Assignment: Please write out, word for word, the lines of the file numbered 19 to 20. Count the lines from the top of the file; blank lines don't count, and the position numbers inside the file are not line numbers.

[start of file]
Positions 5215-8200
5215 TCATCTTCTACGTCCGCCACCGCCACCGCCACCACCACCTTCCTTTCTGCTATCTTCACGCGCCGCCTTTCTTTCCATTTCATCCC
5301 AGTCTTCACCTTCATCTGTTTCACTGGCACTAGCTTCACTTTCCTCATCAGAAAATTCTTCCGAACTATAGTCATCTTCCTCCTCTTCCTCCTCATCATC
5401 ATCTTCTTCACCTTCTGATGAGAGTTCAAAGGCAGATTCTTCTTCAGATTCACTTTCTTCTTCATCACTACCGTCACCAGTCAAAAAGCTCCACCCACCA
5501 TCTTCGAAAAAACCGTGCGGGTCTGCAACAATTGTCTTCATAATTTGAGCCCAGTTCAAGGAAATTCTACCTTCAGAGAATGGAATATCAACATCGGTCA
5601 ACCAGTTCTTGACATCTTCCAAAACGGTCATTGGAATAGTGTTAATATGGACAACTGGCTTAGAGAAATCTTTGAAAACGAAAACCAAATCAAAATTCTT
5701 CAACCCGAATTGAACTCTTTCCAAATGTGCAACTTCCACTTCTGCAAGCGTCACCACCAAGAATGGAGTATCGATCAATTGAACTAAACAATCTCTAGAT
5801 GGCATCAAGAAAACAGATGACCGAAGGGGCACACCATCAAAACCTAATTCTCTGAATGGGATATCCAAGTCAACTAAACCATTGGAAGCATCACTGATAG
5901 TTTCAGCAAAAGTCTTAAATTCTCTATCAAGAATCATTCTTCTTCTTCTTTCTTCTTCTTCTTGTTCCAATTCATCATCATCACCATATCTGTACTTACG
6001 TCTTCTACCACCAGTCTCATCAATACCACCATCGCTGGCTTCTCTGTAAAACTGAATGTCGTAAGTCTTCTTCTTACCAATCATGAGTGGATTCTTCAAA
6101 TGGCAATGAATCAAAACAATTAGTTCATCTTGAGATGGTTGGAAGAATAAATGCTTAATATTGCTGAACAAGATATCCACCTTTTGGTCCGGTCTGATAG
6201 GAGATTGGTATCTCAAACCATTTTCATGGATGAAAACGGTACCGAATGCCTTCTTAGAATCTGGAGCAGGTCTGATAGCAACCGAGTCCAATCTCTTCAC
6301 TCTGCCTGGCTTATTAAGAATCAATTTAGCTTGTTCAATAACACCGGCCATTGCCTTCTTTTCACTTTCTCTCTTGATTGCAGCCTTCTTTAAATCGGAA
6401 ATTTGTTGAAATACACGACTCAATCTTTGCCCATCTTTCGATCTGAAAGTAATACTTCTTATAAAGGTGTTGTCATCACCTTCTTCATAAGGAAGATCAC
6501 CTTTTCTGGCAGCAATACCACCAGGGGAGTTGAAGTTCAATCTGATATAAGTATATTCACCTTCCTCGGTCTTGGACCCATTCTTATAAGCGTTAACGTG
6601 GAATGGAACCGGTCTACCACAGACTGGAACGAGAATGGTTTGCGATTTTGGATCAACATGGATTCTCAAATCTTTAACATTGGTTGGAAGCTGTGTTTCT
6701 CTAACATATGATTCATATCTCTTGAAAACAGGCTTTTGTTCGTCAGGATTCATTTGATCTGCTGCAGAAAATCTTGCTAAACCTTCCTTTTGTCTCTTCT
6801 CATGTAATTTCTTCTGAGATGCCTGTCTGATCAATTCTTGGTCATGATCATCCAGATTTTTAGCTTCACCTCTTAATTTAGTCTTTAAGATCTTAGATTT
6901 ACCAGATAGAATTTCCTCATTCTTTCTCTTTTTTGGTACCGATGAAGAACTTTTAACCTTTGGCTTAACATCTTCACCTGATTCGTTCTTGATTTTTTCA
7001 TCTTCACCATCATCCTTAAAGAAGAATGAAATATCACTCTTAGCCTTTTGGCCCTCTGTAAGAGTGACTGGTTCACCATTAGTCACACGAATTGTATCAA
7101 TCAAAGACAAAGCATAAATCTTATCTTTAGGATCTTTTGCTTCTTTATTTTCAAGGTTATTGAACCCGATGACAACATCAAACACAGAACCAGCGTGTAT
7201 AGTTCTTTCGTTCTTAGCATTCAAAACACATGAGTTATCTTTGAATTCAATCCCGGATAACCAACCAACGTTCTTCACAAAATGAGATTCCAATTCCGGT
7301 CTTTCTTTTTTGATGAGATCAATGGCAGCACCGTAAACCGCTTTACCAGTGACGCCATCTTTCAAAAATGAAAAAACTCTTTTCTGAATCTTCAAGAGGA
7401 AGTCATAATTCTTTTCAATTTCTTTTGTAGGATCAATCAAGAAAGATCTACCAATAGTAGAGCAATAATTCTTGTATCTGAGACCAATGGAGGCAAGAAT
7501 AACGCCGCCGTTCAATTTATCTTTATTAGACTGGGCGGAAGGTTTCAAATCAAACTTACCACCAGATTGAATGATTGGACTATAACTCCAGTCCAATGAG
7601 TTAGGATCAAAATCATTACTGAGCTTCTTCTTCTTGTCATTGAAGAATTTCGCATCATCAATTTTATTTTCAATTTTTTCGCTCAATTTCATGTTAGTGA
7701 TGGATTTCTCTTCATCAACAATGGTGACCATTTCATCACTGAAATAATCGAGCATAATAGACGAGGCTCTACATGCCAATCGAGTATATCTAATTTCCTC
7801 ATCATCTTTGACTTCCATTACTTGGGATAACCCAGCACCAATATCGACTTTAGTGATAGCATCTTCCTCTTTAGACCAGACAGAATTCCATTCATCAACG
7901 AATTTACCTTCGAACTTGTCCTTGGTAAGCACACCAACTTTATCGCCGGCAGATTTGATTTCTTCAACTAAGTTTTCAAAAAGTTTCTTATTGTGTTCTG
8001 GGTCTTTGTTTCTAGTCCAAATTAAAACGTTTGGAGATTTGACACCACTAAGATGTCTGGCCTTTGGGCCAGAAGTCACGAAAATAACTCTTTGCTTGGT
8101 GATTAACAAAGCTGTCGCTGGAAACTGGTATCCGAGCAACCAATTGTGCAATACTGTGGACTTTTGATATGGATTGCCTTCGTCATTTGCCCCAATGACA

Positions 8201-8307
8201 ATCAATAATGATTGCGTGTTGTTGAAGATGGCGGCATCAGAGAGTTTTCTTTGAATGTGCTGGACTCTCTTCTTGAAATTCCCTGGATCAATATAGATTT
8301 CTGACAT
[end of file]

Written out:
6901 ACCAGATAGAATTTCCTCATTCTTTCTCTTTTTTGGTACCGATGAAGAACTTTTAACCTTTGGCTTAACATCTTCACCTGATTCGTTCTTGATTTTTTCA
7001 TCTTCACCATCATCCTTAAAGAAGAATGAAATATCACTCTTAGCCTTTTGGCCCTCTGTAAGAGTGACTGGTTCACCATTAGTCACACGAATTGTATCAA